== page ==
SEO Tips

I’m a firm believer in having good on-page optimisation to help all your off-page optimisation. For me, it is the …

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Alexis Pratsides


I’m a firm believer in having good on-page optimisation to help all your off-page optimisation. For me, it is the foundation of an SEO campaign that can make your campaign a little easier.

On-page optimisation includes your page titles, descriptions, image alt tags, the content itself and your URLs.
In this blog post, I’d like to give you some tips on how URLs can help your SEO and visitor usability.

1. Use Keywords in your URLs

This works in two ways. Firstly, it will help with your SEO efforts. Secondly, it will help your visitors. For SEO purposes, including keywords in your URL can help you rank better for these keywords. Additionally, having clear and concise URLs will help your visitors navigate your website. Let’s look at some examples:

Good example:

Bad example:

You’d have to be some sort of Internet, tech-mind reader to understand what the second URL might be. Far too many category IDs that you might understand, but your visitor won’t. The first is clear and concise and will help your visitors to remember it. The keywords will also help this page, and your domain, to rank for this keyword (and additional, related keywords).

It should be noted that you should not keyword stuff your URLs either as this is seen as spammy and can have a negative impact to your ranking.

2. Keep Your URLs Short

The shorter the better! Longer URLs are again seen as spammy and are less user-friendly. Not only will visitors not be able to remember the URL but they’re also less likely to copy and paste one that is about five lines long! The longer your URL is, and the more keywords in it, the less importance each keyword is given.

Shorter URLs are easier to share via Twitter, Facebook or email (or even text messages!) and so are much easier for your visitors to share amongst their friends, family and online contacts.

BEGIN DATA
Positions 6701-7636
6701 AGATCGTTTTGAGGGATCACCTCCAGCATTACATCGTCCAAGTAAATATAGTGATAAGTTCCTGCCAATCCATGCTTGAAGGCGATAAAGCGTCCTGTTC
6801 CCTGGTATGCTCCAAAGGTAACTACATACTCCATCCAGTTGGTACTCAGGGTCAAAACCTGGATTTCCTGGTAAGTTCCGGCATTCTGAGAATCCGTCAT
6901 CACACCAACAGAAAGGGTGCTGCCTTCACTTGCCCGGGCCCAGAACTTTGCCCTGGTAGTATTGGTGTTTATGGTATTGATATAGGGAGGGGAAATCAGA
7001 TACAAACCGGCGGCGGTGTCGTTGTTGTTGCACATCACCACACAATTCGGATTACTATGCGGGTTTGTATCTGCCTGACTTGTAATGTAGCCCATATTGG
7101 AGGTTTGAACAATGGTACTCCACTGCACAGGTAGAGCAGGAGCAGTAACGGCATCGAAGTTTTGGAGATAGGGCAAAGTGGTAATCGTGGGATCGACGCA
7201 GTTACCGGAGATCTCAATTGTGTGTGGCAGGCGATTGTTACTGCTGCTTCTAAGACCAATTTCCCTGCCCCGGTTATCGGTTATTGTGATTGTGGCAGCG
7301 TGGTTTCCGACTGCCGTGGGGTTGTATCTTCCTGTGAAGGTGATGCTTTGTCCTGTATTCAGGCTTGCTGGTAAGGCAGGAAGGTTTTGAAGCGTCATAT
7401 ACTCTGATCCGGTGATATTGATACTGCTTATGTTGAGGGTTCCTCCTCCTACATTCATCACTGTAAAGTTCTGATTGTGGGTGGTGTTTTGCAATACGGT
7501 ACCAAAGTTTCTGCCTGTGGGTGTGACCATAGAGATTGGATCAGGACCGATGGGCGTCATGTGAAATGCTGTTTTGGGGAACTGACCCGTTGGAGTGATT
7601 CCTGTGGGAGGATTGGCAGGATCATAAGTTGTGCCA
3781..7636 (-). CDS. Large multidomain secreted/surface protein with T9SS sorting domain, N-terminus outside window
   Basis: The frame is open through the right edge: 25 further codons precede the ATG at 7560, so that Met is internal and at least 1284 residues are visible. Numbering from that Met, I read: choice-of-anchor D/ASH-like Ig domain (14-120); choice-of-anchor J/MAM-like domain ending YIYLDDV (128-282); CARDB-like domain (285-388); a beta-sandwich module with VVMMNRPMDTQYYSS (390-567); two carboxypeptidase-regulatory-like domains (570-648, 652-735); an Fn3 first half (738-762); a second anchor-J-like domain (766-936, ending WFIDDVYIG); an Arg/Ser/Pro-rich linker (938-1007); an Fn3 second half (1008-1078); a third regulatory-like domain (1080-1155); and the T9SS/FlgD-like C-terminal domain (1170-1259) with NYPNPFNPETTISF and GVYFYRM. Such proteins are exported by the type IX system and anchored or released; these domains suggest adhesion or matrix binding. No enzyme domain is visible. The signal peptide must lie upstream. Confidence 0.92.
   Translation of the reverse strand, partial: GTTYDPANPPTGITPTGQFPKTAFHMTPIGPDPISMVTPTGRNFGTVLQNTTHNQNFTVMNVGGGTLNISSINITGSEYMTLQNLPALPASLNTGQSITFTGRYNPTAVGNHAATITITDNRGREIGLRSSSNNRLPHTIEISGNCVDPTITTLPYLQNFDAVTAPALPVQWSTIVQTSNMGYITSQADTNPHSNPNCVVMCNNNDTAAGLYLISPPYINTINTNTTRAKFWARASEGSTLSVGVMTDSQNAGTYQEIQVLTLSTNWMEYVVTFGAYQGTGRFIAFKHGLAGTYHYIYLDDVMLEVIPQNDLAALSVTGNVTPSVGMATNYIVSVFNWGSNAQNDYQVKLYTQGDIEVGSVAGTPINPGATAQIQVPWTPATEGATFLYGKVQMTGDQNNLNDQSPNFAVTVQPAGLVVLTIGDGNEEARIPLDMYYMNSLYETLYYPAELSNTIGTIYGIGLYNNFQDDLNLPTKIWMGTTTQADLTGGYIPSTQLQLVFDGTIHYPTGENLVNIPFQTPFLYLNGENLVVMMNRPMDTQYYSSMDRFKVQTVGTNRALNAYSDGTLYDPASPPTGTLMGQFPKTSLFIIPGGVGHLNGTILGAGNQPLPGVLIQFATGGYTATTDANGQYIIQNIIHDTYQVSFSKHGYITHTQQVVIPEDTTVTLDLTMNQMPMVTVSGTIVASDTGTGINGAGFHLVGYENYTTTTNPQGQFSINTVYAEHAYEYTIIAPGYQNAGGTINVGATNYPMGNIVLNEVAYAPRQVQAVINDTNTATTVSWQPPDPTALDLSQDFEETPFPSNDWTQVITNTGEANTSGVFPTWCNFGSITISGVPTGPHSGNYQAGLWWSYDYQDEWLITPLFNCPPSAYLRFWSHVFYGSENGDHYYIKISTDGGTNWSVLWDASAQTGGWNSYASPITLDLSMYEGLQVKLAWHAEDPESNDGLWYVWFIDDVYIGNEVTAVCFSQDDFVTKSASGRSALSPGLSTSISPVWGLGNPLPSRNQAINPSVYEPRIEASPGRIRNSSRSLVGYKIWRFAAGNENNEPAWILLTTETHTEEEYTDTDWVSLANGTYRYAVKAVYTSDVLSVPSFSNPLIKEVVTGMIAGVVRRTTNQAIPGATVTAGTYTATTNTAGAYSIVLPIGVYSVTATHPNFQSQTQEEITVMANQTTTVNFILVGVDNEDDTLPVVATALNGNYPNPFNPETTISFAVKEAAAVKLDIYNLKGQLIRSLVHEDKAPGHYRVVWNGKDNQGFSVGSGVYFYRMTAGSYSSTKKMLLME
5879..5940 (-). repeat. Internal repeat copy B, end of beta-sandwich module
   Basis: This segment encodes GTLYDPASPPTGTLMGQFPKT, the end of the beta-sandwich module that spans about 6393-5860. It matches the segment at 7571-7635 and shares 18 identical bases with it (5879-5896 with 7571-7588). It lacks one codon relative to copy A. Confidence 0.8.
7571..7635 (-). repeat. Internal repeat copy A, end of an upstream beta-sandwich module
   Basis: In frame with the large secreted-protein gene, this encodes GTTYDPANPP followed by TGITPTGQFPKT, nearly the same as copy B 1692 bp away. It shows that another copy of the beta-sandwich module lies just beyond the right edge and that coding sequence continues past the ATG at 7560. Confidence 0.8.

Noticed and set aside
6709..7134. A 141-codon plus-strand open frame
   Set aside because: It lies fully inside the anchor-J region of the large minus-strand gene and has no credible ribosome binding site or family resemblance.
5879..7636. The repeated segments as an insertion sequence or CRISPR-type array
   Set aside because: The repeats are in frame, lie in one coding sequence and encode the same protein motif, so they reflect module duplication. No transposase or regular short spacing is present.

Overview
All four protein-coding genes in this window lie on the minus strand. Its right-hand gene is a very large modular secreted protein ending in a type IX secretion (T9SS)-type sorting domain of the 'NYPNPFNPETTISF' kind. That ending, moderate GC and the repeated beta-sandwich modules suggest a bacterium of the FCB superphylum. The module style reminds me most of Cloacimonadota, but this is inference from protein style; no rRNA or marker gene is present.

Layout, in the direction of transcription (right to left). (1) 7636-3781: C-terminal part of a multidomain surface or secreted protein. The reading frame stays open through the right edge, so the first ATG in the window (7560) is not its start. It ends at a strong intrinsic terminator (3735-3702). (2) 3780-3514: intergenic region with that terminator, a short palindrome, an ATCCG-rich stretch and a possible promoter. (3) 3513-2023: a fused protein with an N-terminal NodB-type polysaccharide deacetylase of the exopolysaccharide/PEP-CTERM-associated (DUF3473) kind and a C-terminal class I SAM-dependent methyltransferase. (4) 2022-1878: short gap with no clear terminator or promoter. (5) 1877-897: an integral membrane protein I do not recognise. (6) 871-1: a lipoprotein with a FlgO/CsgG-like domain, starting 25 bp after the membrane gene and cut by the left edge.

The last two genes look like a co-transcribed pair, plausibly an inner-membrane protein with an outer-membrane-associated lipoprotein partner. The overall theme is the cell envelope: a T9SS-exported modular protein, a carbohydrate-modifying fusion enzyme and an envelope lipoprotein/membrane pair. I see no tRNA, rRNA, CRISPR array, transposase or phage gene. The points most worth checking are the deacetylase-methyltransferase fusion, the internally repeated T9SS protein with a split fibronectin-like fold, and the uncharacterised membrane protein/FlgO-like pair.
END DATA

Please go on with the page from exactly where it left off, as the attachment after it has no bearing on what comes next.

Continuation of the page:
3. Plan Your Site Structure First

Try to map out your website and the content levels before you build your website. This will really help you to map out the content and how everything will fit. Having many content levels will mean your URLs quickly become too long. Try to limit to a maximum of two or three content levels.

Good example:

Bad example:

Additionally, it’s worth thinking about planning from the bottom – up, rather than top – down. Many people plan websites from the homepage and then try to think of all the content they need and where to put it. I think it’s easier (and more efficient) to think of the all the content you require or want and which sub-category it can fit in and then how that fits under the homepage.

4. Hyphens not Underscores

Separating words in URLs can be a tricky task. Having too many can mean you have really long URLs, whilst not having any can make a URL unclear and difficult to read.

It’s important to note that hyphens are seen by search engines are separators. Let’s look at an example:

No Hyphens – ; keyword – webdesign

Hyphens –; keyword – web design

Underscores – ; keyword – webdesign

If you use underscores, the search engines won’t see the separate words (as if they were written without a space). Therefore, it’s always best practice to use hyphens. Whilst this can result in very long URLs, especially for e-commerce websites and blogs, it’s still best. Read a post from Matt Cutts here.

5. Canonical Issues

This refers to whether your URL is shown as or is no inherent ranking factor to include the www or not. However it is completely feasible that you can access a website from both of the URLs above. This can, and often does, create duplicate content issues in the eyes of the search engines. They will see these two URLs as being completely separate and may mark you down for duplicate content issues.

Working around this is relatively simple and you can create 301 redirects for either version to point to the other. For example, Twitter forwards to whereas Facebook prefers – it’s up to you! Just make sure the other URL 301 re-directs.

Additionally, this also touches on a point about index files. Web browsers will automatically read the index file of a web directory as the main page of that directory.

For example: is the same page as – this can create some content duplication issues, and can just be a bit confusing for visitors. Therefore, we also suggest to 301 redirect all index files to the directory URL – it also looks cleaner!

These are just five easy tips to help you have neater, cleaner, SEO-friendly and user-friendly URLs. There are a lot more tips out there that you could use – some being more complicated than others. What useful tips do you have for URL best practice? Tweet me @seocolin!

Created by

Alexis Pratsides

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